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Appeals court: emergency health orders unconstitutional

File photo. State of Michigan

The Michigan Court of Appeals has ruled the law the state health department used to issue an emergency COVID-19 order is unconstitutional.

In a split 2-1 decision, the court ruled the statute wrongly gives broad legislative authority to the executive branch.

The court concluded that violates the separation of powers outlined in the state constitution.

“[T]he statute does not require that the measures ordered be designed to end or even to control the epidemic, but only 'to insure continuation of essential public health services and enforcement of health laws.' The result is that the statute surrenders legislative power to the executive branch,” appellate court Judge Michael Gadola wrote in the court’s opinion.

Attorney Justin Majewski represented the plaintiff, River Crest Catering, in the case.

“Section 2253 granted an immense amount of power to the director of the Department of Health and Human Services and it didn’t provide really any guidance as to how to exercise that power,” Majewski said.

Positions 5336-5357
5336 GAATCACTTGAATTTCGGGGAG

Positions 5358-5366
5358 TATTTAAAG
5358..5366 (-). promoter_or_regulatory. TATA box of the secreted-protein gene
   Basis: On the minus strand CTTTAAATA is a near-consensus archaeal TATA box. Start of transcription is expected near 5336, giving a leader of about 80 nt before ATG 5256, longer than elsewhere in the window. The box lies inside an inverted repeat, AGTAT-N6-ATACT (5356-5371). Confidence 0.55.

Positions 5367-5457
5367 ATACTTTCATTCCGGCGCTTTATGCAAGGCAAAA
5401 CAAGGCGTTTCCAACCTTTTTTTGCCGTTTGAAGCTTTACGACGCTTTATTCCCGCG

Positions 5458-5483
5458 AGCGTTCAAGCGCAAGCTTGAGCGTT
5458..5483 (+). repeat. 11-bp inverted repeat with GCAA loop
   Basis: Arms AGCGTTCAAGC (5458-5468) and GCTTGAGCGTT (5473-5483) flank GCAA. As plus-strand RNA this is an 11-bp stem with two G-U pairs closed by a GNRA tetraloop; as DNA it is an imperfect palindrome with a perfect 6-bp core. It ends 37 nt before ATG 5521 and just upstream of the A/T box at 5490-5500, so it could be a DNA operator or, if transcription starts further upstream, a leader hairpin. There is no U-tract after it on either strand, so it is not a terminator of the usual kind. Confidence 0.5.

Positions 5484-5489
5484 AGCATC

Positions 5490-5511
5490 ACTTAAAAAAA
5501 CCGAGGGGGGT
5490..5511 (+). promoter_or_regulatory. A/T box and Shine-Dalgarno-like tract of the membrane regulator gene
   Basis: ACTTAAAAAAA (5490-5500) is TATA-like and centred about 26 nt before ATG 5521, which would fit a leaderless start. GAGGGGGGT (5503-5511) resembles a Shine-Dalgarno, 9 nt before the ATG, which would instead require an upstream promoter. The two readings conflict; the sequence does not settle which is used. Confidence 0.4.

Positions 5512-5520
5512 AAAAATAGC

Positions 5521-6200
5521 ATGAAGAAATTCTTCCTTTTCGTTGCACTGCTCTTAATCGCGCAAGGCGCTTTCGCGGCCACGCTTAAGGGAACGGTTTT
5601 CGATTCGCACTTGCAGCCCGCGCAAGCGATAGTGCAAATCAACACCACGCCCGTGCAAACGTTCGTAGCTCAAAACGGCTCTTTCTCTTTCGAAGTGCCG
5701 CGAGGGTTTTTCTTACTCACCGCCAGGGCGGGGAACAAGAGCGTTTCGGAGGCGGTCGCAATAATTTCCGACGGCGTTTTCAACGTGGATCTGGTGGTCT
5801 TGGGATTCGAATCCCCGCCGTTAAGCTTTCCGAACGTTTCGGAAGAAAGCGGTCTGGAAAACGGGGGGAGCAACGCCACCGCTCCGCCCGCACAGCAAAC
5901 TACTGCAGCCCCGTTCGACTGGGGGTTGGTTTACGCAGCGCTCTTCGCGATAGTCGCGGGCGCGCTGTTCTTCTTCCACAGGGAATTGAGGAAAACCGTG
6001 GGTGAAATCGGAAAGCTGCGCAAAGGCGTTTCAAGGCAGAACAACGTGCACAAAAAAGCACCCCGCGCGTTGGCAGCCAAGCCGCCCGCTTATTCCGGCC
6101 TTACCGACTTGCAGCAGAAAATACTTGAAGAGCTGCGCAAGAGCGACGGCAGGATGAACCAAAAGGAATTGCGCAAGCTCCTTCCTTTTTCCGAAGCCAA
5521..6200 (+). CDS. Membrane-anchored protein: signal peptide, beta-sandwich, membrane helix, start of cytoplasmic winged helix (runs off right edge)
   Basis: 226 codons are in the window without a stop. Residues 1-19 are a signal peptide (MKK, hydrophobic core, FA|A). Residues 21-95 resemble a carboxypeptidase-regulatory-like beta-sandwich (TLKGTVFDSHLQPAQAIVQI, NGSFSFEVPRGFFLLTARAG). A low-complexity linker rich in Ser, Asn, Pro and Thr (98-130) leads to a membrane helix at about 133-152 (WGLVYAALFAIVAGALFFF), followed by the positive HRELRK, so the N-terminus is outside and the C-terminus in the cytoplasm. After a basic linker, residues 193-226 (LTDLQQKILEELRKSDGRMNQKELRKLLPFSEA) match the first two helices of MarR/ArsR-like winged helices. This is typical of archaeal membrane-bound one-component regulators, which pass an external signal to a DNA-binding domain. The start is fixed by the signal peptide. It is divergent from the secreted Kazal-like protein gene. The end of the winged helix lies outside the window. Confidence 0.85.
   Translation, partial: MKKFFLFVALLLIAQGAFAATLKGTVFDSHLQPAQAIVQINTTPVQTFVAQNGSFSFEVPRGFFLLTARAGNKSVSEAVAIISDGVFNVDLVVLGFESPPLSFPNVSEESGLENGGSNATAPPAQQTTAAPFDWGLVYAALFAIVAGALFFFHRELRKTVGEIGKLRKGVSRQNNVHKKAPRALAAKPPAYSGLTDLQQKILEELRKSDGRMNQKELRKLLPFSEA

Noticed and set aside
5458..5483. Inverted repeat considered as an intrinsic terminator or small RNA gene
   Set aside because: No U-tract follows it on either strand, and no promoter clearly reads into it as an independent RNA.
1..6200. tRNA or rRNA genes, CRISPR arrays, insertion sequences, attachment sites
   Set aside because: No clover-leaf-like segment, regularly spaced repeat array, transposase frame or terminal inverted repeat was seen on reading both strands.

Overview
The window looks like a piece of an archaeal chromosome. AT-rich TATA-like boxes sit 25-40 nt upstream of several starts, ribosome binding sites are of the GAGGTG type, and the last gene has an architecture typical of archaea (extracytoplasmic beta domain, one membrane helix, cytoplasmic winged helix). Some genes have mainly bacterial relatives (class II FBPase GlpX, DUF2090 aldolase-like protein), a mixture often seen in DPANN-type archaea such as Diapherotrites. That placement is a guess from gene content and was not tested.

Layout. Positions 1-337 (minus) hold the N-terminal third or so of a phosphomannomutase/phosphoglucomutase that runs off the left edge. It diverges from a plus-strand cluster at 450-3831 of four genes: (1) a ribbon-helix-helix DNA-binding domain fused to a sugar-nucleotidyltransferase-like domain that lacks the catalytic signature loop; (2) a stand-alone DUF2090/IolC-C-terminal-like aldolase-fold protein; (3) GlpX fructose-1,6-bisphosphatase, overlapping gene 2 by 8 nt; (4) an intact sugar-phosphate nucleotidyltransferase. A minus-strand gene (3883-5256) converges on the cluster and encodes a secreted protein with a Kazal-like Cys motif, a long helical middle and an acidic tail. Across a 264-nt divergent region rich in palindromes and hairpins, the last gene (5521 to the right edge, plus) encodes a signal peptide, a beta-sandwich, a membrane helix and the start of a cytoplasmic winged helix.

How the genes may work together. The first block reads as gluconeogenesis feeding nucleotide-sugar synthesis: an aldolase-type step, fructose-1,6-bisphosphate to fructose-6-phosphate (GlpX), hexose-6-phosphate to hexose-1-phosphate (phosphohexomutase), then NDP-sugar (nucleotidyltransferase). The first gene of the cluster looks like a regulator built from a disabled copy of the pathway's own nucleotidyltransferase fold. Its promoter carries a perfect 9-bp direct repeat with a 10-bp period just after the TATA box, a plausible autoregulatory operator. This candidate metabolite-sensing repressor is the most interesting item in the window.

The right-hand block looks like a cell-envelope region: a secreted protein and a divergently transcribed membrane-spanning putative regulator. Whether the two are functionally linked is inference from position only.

The catering company, now out of business, previously lost at the Court of Claims. That court had dismissed the case.

Judge Christopher Yates wrote the appellate court should have done the same in his dissent, reasoning that with the pandemic orders lifted, the issue no longer belongs before the courts.

“We judges have the power and, in my view, the duty under the mootness doctrine to dismiss the combatants from the COVID wars and bring down the curtain on this chapter in our history,” Yates’ dissent reads.

In a written statement, the Michigan Department of Health and Human Services said it plans to appeal the decision to the state Supreme Court.

Department spokesperson Lynn Sutfin said the law was "written to provide critical protection to our state’s public health in times of greatest need," and that it "is fully constituent with our state constitution."

"Furthermore, the COVID public health emergency has ended and so have all the department’s epidemic orders,” Sutfin said.

Lawmakers amended the statute last year. But the appellate court decided the changes wouldn’t have saved the law in this circumstance.

Majewski said the decision will alter the state's approach.

“This will require a different response in the future to potential epidemics that might arise,” he said.

In 2020, the state Supreme Court issued a similar ruling regarding the governor’s COVID-19 pandemic-related emergency orders.

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